You’ve seen them on CBS New York’s morning show The Couch, now make them at home! Watch the clip and read below as Vic gives you all the secrets for his famous meatball recipe. Continue reading
Cacio e Pepe
1 pound of spaghetti
4 tablespoons of freshly ground coarse black pepper
½ pound of freshly ground Pecorino Romano cheese
6 ounces of extra virgin olive oil
Follow the instructions on package for cooking spaghetti. IO like to cook the spaghetti 30-45 seconds less then instructed to insure the spaghetti is al dente.
Cooking the spaghetti properly and retaining some of the pasta water is the key to making great Cacio e Pepe.
Once spaghetti is cooked drain spaghetti partially and save two cups of pasta water if needed. In a 16 inch sauté at medium heat add olive oil and toss in partially drained spaghetti. Now add grated Pecorino Romano cheese and coarse ground black pepper. Toss until spaghetti is covered with sauce. With a pair of tongs portion the pasta in a deeper round bowl, finish each bowl of Cacio e Pepe with a drizzle of extra virgin olive oil and shaved Pecorino Romano cheese and serve immediately.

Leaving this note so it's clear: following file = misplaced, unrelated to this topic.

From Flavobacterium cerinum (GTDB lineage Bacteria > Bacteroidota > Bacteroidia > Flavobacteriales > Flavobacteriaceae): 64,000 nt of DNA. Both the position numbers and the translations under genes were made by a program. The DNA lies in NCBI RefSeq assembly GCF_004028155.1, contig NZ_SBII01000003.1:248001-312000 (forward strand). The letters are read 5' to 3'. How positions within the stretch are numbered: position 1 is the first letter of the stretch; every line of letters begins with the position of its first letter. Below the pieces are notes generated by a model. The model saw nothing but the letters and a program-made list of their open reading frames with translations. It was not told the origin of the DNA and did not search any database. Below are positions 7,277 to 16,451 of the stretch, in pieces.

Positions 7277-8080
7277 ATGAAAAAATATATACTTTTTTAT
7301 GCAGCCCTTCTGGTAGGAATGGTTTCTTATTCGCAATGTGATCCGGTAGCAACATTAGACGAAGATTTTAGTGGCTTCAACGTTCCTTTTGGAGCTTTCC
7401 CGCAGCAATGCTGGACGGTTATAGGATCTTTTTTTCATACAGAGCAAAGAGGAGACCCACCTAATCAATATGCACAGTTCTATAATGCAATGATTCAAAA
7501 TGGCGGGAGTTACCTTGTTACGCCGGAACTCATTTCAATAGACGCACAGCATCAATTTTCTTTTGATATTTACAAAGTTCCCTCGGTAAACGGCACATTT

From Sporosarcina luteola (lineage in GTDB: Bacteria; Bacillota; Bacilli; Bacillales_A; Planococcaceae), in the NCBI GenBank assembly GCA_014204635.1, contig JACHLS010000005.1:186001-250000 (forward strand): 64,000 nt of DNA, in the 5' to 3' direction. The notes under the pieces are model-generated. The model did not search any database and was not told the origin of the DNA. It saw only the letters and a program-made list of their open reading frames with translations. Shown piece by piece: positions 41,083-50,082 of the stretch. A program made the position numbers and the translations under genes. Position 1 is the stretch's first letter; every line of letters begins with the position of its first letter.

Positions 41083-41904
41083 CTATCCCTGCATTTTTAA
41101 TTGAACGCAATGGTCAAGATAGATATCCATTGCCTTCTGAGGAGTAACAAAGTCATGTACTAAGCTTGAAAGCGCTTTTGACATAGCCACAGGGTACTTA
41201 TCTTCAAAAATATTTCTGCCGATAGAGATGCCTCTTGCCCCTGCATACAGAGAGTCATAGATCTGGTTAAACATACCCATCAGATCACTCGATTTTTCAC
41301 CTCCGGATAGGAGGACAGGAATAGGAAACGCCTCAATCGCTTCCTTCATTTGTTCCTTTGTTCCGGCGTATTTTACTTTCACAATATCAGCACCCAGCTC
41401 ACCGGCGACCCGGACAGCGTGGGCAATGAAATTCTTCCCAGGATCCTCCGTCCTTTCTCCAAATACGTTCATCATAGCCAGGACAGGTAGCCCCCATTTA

1 pound of aborio rice
4 cloves of peeled garlic (crushed)
½ cup fine chopped onion
½ pound fresh porcini (cut into quarters length wise)
7 ounces extra virgin olive oil
½ pound fresh ripe grape tomato
¼ cup chopped Italian parsley
½ ounce dried porcini mushroom
40 ounces water
Salt and freshly ground black pepper
To cook perfect risotto it is a true art so I will give you my tips to help you along. As you make the risotto you will continually need liquid to add to the risotto. On the back of the stove in a pot that will hold 6 quarts of water, heat the pot until the water is simmering. In that water put ½ ounce of dried porcini and sea salt to taste. The water should taste seasoned. This will flavor the water so your risotto is not bland and flavorless.
In a large fondo (a pan six inches high and approximately twenty inches round) add 4 ounces of olive oil at medium heat, when heated add the finely chopped onion and sauté until translucent.